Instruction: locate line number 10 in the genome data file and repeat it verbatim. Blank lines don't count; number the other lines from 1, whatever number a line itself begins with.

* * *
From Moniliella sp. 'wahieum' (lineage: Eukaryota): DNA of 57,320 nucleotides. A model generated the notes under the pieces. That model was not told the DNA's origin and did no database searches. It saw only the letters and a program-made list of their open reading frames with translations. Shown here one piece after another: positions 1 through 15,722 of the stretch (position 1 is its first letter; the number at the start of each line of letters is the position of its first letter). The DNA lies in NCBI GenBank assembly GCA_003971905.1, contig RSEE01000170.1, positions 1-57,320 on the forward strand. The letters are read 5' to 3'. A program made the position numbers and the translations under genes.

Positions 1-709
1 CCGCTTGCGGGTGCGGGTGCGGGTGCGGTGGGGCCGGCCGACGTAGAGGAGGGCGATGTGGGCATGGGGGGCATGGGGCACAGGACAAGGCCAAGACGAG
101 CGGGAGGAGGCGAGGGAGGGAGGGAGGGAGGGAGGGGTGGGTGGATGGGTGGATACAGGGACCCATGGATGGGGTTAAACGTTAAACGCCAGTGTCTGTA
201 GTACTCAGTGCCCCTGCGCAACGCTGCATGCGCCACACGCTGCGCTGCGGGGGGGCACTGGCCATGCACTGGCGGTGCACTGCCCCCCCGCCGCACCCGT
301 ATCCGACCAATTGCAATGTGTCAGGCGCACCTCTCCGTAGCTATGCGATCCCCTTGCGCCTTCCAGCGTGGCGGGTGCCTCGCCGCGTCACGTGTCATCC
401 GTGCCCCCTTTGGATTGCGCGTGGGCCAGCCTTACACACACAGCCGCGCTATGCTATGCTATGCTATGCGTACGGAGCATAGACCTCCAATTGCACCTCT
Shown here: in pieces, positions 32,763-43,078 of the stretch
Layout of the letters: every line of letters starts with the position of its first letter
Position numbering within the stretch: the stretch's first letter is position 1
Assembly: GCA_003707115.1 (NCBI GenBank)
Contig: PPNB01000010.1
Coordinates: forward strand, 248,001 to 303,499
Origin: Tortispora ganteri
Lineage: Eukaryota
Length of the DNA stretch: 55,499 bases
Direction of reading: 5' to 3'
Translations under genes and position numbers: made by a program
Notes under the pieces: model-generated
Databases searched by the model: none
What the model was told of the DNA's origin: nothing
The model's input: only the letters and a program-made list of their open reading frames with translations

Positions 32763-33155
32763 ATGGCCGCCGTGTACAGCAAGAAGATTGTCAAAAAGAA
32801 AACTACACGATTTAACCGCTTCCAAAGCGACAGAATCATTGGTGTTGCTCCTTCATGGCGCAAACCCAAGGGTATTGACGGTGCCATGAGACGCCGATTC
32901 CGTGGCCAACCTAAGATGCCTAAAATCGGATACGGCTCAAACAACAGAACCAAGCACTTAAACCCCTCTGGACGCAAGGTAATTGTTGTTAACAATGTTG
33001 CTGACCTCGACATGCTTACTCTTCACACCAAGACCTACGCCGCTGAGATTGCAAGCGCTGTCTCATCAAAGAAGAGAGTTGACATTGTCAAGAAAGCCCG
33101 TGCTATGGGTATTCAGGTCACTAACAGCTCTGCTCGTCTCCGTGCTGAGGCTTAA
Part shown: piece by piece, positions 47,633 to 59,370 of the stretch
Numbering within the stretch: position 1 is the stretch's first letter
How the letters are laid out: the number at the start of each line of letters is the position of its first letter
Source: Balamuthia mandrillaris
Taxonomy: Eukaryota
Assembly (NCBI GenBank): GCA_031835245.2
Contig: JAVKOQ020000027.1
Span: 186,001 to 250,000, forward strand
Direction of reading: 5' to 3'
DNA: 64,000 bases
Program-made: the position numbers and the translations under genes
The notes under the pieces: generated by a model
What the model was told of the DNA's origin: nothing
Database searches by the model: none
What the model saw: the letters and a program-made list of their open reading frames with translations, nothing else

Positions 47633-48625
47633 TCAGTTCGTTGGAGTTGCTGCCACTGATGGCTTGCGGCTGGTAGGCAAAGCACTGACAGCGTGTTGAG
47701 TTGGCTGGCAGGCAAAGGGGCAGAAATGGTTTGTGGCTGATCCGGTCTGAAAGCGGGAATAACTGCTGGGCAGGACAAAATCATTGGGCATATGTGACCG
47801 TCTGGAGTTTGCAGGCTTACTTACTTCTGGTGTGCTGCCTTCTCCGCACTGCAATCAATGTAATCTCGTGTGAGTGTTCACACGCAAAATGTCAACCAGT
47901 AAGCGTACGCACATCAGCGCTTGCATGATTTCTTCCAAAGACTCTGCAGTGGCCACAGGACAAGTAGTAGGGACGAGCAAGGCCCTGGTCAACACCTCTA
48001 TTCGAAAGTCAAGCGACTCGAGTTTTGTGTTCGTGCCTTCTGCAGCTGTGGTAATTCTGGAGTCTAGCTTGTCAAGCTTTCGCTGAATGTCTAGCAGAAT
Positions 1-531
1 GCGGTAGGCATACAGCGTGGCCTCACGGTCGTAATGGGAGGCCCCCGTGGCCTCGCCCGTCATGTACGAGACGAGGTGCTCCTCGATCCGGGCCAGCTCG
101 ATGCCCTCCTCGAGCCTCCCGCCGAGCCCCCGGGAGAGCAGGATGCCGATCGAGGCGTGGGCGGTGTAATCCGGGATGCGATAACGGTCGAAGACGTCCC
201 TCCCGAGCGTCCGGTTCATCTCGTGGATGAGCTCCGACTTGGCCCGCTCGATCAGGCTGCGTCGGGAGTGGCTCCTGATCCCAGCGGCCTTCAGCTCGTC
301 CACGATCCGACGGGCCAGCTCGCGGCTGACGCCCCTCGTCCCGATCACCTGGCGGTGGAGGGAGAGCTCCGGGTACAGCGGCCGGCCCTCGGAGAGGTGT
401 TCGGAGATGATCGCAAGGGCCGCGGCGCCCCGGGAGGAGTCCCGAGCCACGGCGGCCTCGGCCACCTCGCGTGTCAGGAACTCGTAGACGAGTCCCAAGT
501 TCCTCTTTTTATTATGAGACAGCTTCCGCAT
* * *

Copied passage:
Position numbering within the stretch: the stretch's first letter is position 1